And so I must admit that I have no empathy or patience in my heart for people who are consistently neglectful or abusive of their children, or simply so selfish that that becomes the end result. I understand that parenting is hard. What I don't understand are people who insist on making it harder for themselves. I remember one set of foster kids we had that lived with us. The first few weeks were a nightmare, but before too long they were all pretty nice little kids. Then I met their mom. She was polite enough and all, but she just creeped me out (I think I was only about 9). Something inside me just told me she was a bad person. Not too long after that, the children were sent home. I remember telling my mom, "You can't let them go back, their mom isn't nice." Sometimes being with a natural parent isn't in the best interest of the child. There are some parents who break their children--sometimes only metaphorically, sometimes literally--and I believe that those people will, ultimately, pay one of the heaviest prices of all when the time comes to stand and account.
Unfortunately, as I've grown up and witnessed more and more, I've come to realize that most foster mothers are not the woman my mother is. Most foster homes are not like the happy, busy home I grew up in. Most foster parents don't do what they do to serve a higher purpose like my parents did. The sad fact is that many, if not most, foster parents view their charges as another check and cheap labor. I find that rather disgusting to be completely honest. But sometimes even that is a better option than the homes they come from.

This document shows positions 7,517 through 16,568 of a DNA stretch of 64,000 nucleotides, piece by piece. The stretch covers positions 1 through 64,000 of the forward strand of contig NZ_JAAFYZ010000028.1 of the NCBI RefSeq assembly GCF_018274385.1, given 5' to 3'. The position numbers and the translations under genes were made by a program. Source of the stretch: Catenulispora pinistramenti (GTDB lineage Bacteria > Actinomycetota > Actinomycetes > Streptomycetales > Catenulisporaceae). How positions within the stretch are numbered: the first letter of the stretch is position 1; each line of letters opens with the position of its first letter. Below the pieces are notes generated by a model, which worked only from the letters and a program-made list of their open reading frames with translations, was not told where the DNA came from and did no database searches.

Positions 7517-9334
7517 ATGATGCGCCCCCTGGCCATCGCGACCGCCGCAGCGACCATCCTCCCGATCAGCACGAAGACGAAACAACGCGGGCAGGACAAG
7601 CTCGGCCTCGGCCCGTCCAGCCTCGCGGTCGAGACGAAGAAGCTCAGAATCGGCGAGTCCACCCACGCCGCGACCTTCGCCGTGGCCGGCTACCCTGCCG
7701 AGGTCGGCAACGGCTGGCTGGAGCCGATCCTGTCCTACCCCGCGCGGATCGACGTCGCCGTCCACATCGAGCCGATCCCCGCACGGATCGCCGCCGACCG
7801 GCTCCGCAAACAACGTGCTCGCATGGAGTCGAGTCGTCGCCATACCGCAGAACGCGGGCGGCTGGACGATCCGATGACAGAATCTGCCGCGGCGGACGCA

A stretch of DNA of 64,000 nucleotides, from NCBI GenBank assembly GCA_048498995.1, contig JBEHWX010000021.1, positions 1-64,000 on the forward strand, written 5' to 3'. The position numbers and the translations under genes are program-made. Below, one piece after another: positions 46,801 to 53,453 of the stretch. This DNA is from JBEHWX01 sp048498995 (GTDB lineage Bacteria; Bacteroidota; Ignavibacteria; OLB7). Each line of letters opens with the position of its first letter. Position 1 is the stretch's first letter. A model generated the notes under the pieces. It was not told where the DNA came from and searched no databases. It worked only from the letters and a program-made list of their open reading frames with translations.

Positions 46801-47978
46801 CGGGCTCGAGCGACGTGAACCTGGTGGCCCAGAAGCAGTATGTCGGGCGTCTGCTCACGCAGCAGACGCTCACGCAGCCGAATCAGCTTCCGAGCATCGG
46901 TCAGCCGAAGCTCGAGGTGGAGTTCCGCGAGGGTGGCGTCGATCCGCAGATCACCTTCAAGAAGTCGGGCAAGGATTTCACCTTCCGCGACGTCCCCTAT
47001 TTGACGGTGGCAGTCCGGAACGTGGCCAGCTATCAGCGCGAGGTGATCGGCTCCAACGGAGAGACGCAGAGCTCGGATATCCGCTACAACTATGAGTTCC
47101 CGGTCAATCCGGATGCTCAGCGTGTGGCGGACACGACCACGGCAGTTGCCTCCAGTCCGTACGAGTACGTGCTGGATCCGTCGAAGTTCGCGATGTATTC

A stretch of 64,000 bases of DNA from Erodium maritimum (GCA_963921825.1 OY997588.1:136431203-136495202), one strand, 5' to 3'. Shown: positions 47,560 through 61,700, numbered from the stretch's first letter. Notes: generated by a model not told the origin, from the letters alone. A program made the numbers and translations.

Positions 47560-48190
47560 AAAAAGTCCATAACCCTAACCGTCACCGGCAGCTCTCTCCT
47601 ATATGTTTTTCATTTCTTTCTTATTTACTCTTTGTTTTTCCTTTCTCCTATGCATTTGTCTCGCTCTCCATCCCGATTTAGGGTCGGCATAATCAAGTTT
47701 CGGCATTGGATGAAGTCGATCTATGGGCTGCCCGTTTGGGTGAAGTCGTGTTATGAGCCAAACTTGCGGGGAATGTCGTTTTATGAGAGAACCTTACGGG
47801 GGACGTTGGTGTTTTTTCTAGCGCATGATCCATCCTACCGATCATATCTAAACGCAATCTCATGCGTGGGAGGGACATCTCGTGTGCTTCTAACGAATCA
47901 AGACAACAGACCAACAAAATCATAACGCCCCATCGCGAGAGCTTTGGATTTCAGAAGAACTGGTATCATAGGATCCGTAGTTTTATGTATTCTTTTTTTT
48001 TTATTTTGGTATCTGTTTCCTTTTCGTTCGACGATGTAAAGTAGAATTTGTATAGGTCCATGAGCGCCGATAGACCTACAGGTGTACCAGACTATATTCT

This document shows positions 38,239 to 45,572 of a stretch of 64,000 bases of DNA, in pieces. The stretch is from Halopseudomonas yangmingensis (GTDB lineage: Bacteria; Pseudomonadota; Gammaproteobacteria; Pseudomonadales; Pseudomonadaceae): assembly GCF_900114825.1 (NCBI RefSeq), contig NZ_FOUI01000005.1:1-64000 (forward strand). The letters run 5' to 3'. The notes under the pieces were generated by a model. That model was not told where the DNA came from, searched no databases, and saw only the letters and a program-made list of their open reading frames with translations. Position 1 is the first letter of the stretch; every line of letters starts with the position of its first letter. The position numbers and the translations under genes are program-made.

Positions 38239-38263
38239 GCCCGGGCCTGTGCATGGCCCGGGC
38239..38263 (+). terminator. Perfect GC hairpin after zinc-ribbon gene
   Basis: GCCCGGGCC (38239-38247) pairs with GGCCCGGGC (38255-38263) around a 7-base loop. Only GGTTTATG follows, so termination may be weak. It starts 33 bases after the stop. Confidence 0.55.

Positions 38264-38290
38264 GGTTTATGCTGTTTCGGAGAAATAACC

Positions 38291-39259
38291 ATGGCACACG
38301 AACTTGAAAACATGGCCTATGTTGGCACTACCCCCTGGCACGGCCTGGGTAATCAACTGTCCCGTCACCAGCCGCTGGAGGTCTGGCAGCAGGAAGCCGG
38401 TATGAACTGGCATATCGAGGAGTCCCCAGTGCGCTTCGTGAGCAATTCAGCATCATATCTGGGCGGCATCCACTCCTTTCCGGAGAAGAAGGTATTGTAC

Perhaps the most frustrating situation of all, however, is when there is a better alternative but everyone with the power to do anything about it is either too stubborn to see it or too incompetent to do anything about it. I have witnessed several custody battles where an immoral, selfish parent keeps winning because the better parent refuses to use ugly, dirty, dishonest tactics. Where is the justice in a good parent being passed over because he or she refuses to ask a child to lie for them even when they are up against a parent who does so without shame? I have known parents who have lost battle after battle in a custody war because they refuse to set a bad example for their children in the approach they take toward the deceitful or vindictive parent. How's that for an ironic tragedy?
The fact is, most of the bad parents were enormously selfish people before they reproduced, and never learned to be anything else. But the rules change when kids are in the picture. You aren't the center of the universe anymore, and that's ok--as a matter of fact, its a good thing. We're all better people when we're more concerned about the welfare and happiness of others. I think so much of my children that is bewilders me how these people could be so selfish, even when it concerns their own kids. My mother-in-law thinks its hilarious to hear me talk about any even theoretical violation of my child, because every hint of affability and mild-manneredness (which composes a lot of my personality) goes out the window. It usually just comes out of her in a laugh with something like "Mama bear!" Its true, though. I admit it, I can be a bit of a pushover from time to time; I can be a little too diplomatic from time to time. But even hint of walking on my children and to hell with you! The claws come out. Everyone who knows anything about me knows you don't use my children--you don't screw with my kids. Just doesn't happen. So I simply cannot understand people who do it to their own children. It makes no sense to me at all.
I just want to go and straighten out every misled or corrupt judge, every clueless or apathetic social worker, ever unfair arbiter in every custody battle or abuse case on the planet. But why would they listen to me, if they won't listen to the good parents there trying to protect their own children? Richard L. Evans once said that "We can't do everything for everyone everywhere, but we can do something for someone somewhere." I have a hard time accepting not being able to do everything, but I'm still trying to figure out what that something I can do is in cases like that.